I’m not sure if you’ve ever heard of decision fatigue, but this is a real thing! We live in a society where we are constantly bombarded by decisions. What to wear, what to eat, how to workout, if we should workout, what our hobbies should be, do we want to pursue a new hobby, the line of questioning is seemingly endless. And, all of those questions can hit us in just one day.

Fumio talks about honoring what you need in your life and reducing decision fatigue by getting rid of the decision-making process all together. A fine example that he talked about was the uniform that Steve Jobs used to where. I don’t know if you’ve seen a picture of Steve Jobs, but he’s wearing the same thing every time: black turtleneck, Levi’s, and a pair of sweet, white New Balances. And, he did this for the exact reason that I’m talking about — reducing decision fatigue. The less time he took picking out his clothes in the morning, the more time he had to create a mega-multi-million dollar enterprise.

After getting rid of three garbage bags full of clothing that I was forcing myself to wear (maybe once a month I’d put it on) or keeping for someday (when am I going to a black tie event again?) I have significantly reducing the amount of time it takes for me to put on an outfit in the morning. Adios, outfit decision fatigue!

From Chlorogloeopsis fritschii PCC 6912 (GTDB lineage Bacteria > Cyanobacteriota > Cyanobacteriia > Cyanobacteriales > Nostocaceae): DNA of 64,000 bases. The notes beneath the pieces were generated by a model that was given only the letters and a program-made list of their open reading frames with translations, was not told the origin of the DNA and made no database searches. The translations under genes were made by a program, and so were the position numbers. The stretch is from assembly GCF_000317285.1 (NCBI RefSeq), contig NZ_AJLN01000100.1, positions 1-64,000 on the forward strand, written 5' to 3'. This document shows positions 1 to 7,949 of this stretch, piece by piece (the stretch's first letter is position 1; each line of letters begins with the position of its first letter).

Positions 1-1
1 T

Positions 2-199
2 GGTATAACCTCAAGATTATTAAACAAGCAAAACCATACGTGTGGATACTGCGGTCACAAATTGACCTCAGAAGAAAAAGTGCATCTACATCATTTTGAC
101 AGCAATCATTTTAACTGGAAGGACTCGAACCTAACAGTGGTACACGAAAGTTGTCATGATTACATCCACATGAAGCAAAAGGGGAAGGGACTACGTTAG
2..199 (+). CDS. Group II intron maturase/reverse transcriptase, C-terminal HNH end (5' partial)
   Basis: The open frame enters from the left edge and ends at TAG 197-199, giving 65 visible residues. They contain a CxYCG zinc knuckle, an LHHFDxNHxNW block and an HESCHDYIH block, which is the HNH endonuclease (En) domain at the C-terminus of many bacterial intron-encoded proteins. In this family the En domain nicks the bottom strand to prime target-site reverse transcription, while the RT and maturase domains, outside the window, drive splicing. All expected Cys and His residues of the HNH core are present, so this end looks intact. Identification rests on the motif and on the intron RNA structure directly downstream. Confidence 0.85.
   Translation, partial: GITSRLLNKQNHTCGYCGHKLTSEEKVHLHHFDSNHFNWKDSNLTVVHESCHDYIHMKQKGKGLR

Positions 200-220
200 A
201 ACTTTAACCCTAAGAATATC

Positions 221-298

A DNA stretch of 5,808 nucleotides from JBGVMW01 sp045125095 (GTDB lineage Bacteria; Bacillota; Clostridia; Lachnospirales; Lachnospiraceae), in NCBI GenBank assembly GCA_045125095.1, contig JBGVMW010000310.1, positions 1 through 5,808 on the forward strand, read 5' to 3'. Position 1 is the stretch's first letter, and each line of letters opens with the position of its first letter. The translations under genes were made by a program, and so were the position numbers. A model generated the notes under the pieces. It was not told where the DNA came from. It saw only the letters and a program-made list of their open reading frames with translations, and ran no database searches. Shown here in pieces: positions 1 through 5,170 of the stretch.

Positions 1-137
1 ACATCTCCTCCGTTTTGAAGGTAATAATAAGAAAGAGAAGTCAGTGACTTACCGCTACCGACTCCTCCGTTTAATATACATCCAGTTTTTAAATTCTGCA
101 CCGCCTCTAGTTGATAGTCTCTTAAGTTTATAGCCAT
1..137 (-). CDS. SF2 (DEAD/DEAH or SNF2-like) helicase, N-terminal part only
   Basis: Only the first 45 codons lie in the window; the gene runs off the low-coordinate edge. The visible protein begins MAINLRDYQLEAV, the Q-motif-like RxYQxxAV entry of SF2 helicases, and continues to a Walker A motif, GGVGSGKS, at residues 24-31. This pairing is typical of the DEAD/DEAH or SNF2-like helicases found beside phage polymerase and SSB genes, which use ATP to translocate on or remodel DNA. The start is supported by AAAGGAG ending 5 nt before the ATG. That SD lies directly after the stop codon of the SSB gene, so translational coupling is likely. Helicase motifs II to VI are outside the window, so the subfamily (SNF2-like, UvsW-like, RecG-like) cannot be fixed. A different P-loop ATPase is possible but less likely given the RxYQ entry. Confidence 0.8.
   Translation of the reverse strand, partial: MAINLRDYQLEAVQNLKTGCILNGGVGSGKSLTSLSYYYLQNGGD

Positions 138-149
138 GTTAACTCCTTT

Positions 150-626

How I decided what to keep and what not to keep in my closet

Why, The Curated Closet you see! In the building that my boyfriend lives in, there is a mysterious book fairy that leaves advanced reader editions of books in the lobby. On one fateful day, he picked up The Curated Closet by Anuschka Rees and gifted it to me (what a sweetheart, I know!) This fantastic book is what helped me to start picking out the clothes that work for me and not against me.

Anuschka, like Fumio, is also a minimalist (what are the odds?!) and preaches the gospel of less. In her book, she takes you on a journey of wardrobe self-discovery. She doesn’t teach you the styles that will work across the ages or the staples that you should keep in your fashion arsenal. It’s all about picking out what you have that works for your body, your taste, and what works together! I don’t know if you’ve been on Pinterest (<3) lately and have seen the “capsule wardrobes” that are commonly featured, but this is exactly what she’s getting at. Creating a wardrobe that works with itself, so that you can mix and match quality items that you have fewer of, instead of having to buy a pair of pants and shoes to go with that one top that you thought stood up to the latest trend test.

But, I didn’t stop in my closet. At this point I started to go room by room and eliminate what I no longer needed.

Taking my bed off the frame at 9:30 p.m.

That is exactly what I did. At 9:30 at night I was reading about minimalism and our constant need to fill empty space. One spot that I realized was just a crap catching cave was under my bed. So, at 9:30 at night I decided to take my bed off the frame and move everything that was being stored under my bed to the walls. Did I have a spot to put everything at the time? No, but I knew that if I didn’t give myself the space I would figure out how to live without it. Thus, bed frame is now disassembled in storage and my box spring is now directly on the floor. No more bed squeaks and I no longer have to worry about finding dried up cake puke under my bed weeks after it happened (you know what I’m talkin’ about cat owners.)